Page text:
The question is, will RAK and Fujairah be able to match Dubai's success in building a brand for their emirates? Dubai Media City didn't come out of nowhere like the others. It built its reputation on Dubai's. Will cheaper rent justify the move of big players to those new free zones or will it simply attract the smaller fish?

Monday, January 09, 2006

Blog advertising

There seem to be mixed feelings from the blog service providers in the region about the advertising potential of blogs. Mark Saunt of the Al Bawaba Group says it is "somewhat unethical and generally a waste of money for the advertiser." whereas Jeeran's Omar Koudsi claims that "Blogs, being one of the most powerful web tools by far, are offering endless opportunities in the advertising world. Soon we will see more large advertisers turning to blogs to increase sincerity of their campaigns."

It is worth noting that Mr. Koudsi comes from a technical background, spitting a bunch of techie jargon in his interview on Campaign, while Mr. Saunt comes off as one who takes the moral high ground.

What both can't seem to understand is that advertisers will never advertise with 'random' blogs. However, an advertiser may want to advertise with very popular blogs (Secret Dubai Diary comes to mind, for UAE blogs). There is no question that advertisers will sooner or later look into advertising on blogs seriously.

The question that no one seems to be asking is, how does this affect the legitimacy of a blogger allowing major advertisers to advertise there? Where do PR agencies stand on this? Currently, not a single PR or media monitoring agency has begun to even attempt to monitor blogs. For the most part, most folks in the media industry are still not taking blogging seriously enough. This is going to change as more quality and topic-specific blogs begin to surface. What do you think?

Sunday, January 08, 2006

Campaign awards

Campaign Middle East emerged into the scene antagonizing just about everyone in the industry. On many occasions media professionals would call the folks at Campaign "the outcasts who were rejected by the industry, now seeking revenge." It is interesting how this strategy has worked out so well for them. In fact, it has now become a rather popular publication, read by the same people who despise it very much.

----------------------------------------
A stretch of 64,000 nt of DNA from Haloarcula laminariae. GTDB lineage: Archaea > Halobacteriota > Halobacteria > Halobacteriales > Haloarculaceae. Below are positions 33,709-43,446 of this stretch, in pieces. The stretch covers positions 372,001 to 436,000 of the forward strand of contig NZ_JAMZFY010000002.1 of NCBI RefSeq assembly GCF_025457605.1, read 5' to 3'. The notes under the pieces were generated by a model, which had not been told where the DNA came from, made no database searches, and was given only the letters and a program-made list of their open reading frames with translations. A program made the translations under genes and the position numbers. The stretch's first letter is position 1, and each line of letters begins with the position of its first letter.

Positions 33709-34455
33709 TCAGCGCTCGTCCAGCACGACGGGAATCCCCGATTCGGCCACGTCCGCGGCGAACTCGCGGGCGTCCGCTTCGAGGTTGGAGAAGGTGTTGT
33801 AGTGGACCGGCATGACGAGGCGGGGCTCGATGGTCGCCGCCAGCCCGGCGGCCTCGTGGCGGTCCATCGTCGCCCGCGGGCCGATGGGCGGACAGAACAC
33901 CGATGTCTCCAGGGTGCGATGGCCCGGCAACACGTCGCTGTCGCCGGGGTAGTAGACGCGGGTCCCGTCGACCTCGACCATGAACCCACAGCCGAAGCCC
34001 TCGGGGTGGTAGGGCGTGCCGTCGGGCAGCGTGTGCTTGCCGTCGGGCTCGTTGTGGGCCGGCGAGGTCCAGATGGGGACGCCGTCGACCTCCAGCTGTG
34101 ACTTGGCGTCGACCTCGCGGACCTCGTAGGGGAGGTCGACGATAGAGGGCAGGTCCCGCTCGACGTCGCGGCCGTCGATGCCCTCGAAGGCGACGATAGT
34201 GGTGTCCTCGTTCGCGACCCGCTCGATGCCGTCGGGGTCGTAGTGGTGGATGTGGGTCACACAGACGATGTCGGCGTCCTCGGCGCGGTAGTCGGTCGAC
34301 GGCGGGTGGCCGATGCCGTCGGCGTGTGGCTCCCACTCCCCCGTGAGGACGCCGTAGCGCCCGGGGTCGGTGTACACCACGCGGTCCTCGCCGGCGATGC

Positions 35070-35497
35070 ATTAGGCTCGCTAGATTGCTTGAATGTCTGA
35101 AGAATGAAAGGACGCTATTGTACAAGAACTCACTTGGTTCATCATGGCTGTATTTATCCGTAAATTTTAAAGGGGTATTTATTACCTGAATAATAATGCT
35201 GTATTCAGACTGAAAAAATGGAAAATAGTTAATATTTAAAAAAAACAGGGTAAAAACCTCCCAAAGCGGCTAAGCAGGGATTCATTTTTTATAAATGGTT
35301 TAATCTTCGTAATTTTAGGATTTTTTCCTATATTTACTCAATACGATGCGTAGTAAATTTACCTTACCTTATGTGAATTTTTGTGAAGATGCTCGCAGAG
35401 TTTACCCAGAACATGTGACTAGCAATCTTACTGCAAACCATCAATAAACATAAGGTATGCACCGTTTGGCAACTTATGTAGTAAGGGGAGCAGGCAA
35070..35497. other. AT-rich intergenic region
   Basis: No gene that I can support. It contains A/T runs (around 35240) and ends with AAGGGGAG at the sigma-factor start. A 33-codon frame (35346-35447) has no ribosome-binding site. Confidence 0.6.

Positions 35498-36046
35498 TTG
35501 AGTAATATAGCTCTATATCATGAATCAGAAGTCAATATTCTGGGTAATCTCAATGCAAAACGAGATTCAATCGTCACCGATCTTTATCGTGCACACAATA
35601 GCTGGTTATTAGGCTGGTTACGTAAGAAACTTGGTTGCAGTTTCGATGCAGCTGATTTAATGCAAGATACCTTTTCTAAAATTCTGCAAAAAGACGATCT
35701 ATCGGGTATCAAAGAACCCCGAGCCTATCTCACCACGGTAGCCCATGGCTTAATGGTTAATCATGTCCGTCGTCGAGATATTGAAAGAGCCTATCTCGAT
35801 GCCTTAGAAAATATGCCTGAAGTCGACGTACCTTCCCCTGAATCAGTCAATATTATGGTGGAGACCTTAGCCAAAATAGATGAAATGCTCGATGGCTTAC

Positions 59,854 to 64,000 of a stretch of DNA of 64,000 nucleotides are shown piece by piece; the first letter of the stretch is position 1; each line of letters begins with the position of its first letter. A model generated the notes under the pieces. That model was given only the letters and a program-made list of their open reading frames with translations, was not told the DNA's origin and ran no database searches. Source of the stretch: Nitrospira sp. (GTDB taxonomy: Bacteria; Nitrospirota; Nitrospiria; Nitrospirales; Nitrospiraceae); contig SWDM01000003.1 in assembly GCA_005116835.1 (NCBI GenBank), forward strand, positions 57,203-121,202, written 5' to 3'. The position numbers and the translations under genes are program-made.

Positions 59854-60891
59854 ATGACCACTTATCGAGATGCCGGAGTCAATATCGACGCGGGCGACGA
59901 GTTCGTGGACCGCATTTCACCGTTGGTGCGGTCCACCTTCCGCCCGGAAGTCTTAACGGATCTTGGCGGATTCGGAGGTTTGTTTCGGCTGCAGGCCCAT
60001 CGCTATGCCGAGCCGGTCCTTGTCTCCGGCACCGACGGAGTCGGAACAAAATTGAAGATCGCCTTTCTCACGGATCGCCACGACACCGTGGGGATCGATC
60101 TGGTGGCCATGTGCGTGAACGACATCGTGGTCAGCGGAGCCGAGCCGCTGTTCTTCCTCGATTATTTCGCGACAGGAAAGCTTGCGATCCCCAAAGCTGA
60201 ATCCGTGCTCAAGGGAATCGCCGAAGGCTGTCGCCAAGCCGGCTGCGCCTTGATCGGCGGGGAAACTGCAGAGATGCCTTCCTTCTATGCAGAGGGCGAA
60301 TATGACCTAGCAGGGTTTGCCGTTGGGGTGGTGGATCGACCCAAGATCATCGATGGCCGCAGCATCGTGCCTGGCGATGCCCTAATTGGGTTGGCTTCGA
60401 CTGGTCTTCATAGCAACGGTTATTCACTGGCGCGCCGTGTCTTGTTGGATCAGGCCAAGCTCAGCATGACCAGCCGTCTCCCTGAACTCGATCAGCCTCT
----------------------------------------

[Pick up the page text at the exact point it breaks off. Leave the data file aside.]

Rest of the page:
Now with the "Campaign Awards" coming up, it is rather amusing how everyone now is actually looking forward to those awards. Kudos to the folks at Campaign for bringing some refreshing change to the industry.

Saturday, January 07, 2006

Audit or shut it?

It is no secret that advertising is an extremely important part of any marketing plan for any organization. It's not something only newly launched companies need, but even existing and well established companies absolutely need to sustain its position and growth.

Advertising costs have consistently been increasing in the Middle East. Increasing costs for what is already overpriced is nothing new to the region. What is interesting here is that this is happening despite pleads, followed by threats by major advertisers to audit publications. Those very publications that are failing to audit are the ones increasing the advertising rates.

Could it possibly be, that they are attempting to maintain their revenue from the expected boycott from some of the main players in the advertising industry? If so, such tactics will not last for very long. Only big players can afford to pay such high rates and so that takes them back to square 1.

Auditing may be a bad thing for some in the short-term. However, it most certainly is going to be of benefit to a lot of publications, giving them legitimacy and proof of their success. Or will it?